The Italian Romans were not particularly good horsemen, and the Army were not trained to be heavily reliant on cavalry; but they raised auxiliary mounted regiments where riding and horse production was commonplace. The infantry was organized into cohorts and the cavalry into wings (alae).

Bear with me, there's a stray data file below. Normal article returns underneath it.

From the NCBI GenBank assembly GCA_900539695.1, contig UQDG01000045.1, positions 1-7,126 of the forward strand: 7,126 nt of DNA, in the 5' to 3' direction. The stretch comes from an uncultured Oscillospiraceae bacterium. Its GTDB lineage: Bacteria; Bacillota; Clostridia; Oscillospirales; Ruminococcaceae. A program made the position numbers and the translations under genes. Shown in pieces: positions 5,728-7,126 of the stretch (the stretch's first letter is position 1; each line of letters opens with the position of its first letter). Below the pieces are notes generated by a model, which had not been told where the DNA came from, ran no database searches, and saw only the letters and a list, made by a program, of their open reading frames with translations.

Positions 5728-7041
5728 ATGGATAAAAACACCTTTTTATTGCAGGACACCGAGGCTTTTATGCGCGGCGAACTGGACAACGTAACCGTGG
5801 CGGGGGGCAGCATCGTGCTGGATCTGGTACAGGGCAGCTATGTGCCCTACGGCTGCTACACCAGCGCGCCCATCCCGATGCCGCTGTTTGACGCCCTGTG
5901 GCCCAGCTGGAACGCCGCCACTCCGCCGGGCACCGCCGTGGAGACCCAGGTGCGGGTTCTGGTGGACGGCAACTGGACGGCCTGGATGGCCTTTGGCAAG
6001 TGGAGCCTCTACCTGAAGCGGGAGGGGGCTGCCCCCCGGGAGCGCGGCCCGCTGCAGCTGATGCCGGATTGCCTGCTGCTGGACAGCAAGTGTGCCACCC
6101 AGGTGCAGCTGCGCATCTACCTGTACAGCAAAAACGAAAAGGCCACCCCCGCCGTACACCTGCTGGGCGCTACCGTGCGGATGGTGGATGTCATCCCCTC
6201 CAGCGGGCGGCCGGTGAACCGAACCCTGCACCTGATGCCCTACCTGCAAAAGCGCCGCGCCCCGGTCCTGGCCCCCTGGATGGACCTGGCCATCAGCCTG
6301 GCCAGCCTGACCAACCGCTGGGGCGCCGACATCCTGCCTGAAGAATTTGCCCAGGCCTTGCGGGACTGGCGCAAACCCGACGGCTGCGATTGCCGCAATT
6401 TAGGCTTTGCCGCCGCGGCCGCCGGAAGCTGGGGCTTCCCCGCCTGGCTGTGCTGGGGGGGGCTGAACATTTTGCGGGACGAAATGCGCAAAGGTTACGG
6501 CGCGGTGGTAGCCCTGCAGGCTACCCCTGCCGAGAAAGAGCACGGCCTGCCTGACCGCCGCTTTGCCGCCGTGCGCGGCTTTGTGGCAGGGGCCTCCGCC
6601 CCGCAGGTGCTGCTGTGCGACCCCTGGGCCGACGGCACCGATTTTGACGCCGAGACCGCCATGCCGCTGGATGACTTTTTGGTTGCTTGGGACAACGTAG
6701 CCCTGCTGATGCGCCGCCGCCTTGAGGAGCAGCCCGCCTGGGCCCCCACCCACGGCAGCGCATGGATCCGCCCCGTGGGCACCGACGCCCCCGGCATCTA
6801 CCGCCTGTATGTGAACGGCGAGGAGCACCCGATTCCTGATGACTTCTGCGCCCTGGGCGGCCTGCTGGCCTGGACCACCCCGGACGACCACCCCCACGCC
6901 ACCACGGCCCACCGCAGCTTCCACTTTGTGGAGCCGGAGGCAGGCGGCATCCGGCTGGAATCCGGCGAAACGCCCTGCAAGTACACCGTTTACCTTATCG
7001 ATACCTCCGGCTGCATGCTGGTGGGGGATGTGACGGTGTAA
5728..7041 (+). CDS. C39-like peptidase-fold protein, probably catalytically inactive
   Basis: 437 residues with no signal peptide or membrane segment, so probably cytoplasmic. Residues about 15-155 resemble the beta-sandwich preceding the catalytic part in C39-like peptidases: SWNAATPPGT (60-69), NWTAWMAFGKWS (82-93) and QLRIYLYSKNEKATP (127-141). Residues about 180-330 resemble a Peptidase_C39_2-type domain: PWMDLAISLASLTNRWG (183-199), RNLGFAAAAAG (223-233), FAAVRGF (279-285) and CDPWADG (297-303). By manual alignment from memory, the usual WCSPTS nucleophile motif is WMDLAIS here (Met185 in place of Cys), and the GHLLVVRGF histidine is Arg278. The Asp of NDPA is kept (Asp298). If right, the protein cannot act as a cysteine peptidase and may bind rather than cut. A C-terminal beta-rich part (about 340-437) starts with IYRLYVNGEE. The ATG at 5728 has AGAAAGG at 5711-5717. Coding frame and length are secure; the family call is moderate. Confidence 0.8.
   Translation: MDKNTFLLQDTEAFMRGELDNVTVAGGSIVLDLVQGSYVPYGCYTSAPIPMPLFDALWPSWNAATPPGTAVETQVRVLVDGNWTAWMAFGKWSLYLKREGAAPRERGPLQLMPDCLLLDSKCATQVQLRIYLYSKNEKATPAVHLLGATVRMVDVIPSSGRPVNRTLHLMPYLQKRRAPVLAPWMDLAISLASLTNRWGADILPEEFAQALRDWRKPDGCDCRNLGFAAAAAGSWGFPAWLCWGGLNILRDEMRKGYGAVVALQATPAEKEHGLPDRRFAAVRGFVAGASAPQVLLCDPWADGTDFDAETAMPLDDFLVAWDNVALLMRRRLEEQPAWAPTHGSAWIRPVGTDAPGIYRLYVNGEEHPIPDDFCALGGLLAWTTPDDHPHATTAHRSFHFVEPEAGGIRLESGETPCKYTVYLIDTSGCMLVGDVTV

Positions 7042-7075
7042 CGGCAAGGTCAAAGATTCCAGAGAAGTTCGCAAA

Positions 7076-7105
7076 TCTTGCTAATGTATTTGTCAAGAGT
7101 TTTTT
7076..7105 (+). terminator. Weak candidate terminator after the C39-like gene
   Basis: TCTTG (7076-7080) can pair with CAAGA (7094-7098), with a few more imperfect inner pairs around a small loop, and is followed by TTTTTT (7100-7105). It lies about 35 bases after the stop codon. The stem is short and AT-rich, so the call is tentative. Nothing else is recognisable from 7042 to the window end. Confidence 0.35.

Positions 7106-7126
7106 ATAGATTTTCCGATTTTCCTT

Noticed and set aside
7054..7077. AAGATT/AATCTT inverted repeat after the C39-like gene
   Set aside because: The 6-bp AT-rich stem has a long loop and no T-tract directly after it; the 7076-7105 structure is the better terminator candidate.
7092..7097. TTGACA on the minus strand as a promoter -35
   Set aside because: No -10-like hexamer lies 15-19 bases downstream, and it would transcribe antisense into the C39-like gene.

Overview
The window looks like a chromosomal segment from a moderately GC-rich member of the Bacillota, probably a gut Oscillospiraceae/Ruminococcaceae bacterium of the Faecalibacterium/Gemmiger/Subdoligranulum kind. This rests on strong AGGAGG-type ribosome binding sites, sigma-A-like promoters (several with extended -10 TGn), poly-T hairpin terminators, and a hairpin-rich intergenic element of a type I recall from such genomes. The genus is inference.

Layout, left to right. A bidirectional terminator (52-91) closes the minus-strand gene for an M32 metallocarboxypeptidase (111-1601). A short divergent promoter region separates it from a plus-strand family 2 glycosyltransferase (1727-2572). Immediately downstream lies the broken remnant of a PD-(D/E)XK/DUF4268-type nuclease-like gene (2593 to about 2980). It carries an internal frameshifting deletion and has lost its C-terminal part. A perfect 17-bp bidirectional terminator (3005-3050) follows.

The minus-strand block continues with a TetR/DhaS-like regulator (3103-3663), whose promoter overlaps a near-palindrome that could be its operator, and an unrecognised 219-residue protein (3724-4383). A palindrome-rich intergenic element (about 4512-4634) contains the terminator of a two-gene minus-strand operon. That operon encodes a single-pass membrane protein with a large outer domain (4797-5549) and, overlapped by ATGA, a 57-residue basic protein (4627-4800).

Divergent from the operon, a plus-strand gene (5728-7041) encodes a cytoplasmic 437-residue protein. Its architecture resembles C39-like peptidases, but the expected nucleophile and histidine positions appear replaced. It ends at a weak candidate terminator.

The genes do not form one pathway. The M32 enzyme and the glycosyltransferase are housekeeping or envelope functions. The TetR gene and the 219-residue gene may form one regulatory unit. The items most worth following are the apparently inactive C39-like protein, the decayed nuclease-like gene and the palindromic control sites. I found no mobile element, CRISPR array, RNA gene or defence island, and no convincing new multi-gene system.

Usually the units were, ‘five hundred strong’ (quingenaria), but there were also some units ‘one thousand strong’ (milliaria). A quingenaria infantry cohort was, like a standard legionary cohort, divided into six centuries of eighty men, and this does indeed produce a unit around ‘five hundred strong’. A milliaria infantry cohort, however, had only ten centuries, which falls considerably short of being ‘one thousand strong’. Similarly, a quingenaria cavalry wing comprised sixteen squadrons (turmae) of thirty or thirty-two (it isn’t clear which) troopers, giving a unit size about ‘five hundred strong’, whilst in a milliaria cavalry wing there were only twenty-four squadrons, so it too falls quite a way short of its advertised strength. There were also auxiliary units where the infantry was supplemented by a small cavalry force: cohortes equitatae. In this case, a quingenaria cohort seems to have comprised the usual six centuries of infantry, but with the addition of four squadrons of cavalry, hence it exceeded its nominal size. A milliaria cohort, seemingly comprising ten centuries of infantry plus eight squadrons of cavalry, was comfortably ‘one thousand strong’. The horsemen of the cohortes equitatae were apparently not as well equipped, nor, indeed, as well paid, as those of the alae.